The German educations ystem can be slow to change. But when initiatives are taken they are taken seriously! And Germany is now moving into the world of MOOCs.
The Stifterverband für die Deutsche Wissenschaft and iversity, has launched a “MOOC Production Fellowship” contest.
Their web site explains:
The contest seeks to identify ten innovative concepts for massive open online courses (MOOCs). Fellows will receive funding as well as assistance with course production. Stifterverband and iversity hope to raise awareness for the tremendous potential of digital technology in education and seek to activate a process of creative adaptation within the academic community.
Up to ten instructors or teams of instructors will be awarded a fellowship for their innovative Massive Open Online Course (MOOC) concepts. Fellows will receive a 25,000 Euro stipend to pay for the production of their courses. The aim is to have at least five courses online in the fall of 2013. Up to five courses may go online in the spring of 2014. The courses will run on the iversity platform and will be available to the public free of charge.
Fellows will receive 25,000 Euros to implement their MOOC concepts. There will be a public award ceremony, and fellows with receive ongoing support during both the production and marketing phases of the project.
The grant will enable the fellows to manifest their course concept vision. ….
Ulitmately, fellows are free how they want to produce the course: whether all by themselves, alongside other fellows, with outside service providers, or in collaboration with development partners we recommend. The fellowship funds can be used for production costs, research and/or student assistants, equipment or a teaching buyout.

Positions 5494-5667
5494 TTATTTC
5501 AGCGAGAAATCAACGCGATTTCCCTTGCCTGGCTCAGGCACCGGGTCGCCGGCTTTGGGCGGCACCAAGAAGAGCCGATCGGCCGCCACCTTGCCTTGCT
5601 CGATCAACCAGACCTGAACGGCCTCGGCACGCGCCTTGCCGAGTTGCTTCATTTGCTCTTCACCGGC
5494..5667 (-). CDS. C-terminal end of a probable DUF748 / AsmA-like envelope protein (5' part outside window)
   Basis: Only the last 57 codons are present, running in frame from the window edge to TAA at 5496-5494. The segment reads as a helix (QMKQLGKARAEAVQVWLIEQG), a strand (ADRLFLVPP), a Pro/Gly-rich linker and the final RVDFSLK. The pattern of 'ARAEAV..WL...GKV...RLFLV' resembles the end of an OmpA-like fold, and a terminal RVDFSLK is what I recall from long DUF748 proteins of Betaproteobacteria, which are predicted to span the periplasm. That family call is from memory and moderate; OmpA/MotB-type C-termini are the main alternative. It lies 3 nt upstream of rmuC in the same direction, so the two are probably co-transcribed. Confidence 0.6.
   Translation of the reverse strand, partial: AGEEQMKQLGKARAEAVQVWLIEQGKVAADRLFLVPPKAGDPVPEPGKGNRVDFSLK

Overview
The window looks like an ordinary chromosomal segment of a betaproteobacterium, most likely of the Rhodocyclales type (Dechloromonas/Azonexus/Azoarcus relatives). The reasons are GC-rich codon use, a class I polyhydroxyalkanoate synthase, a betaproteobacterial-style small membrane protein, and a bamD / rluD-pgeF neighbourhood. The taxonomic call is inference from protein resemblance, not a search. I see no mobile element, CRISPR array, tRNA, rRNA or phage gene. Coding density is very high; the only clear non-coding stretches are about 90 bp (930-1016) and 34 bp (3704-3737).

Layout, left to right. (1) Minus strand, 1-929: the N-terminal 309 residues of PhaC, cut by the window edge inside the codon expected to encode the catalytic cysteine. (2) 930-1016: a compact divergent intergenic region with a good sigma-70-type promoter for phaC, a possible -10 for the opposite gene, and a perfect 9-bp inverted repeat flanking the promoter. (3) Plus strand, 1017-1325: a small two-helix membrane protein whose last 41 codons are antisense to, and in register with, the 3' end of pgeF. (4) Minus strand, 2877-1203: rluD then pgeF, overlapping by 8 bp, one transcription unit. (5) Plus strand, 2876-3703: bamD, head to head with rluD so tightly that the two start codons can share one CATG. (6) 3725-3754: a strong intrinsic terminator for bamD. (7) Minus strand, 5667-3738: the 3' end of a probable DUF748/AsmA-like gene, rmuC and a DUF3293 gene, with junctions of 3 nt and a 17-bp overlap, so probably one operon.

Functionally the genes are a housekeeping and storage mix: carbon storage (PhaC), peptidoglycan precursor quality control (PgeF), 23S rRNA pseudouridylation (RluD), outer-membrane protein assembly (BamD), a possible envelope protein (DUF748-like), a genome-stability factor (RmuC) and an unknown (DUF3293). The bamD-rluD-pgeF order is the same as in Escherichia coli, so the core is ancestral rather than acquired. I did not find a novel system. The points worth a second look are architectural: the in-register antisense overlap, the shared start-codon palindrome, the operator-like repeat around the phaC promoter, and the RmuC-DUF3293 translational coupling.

The winners of the competition will be decided based on votes on a public web site and on the considerations of a jury.
In best German fashion the web site provides guidance on the ‘didactic’ design of a MOOC including:
- Course structure
- Feedback and assessment
- Peer to Peer learning
And in best German fashion there are strict entry requirements: only assistant, associate or full professors are eligible.
The section on peer to peer learning is somewhat curious. It starts off by explaining “A third element of open course instruction is peer-to-peer learning. Students can post, browse and respond to other students’ questions in the context of a course forum. They can vote for questions, bringing the most pressing queries to the instructor’s attention.” Not so much peer to peer learning but a forum for asking the ;instructor questions. And it ends even more curiously by insisting “These online courses are supposed to be xMOOCs rather than cMOOCs.”
Perhaps this is something to do with the organisations behind the competition. According to TechCrunch, Iversity is a Berlin-based startup, founded in 2011 to offer online collaboration tools for learning management, which has relaunched itself as a platform for massive open online courses. Iversity’s existing investors, says TechCrunch, include BFB Frühphasenfonds Brandenburg, bmp media investors AG and the Business Angel Masoud Kamali.
Course content will be provided by universities and individual professors. It remains open as to what business model is seen as appropriate for the still publicly funded German education system, but it seems it may include certification fees for students.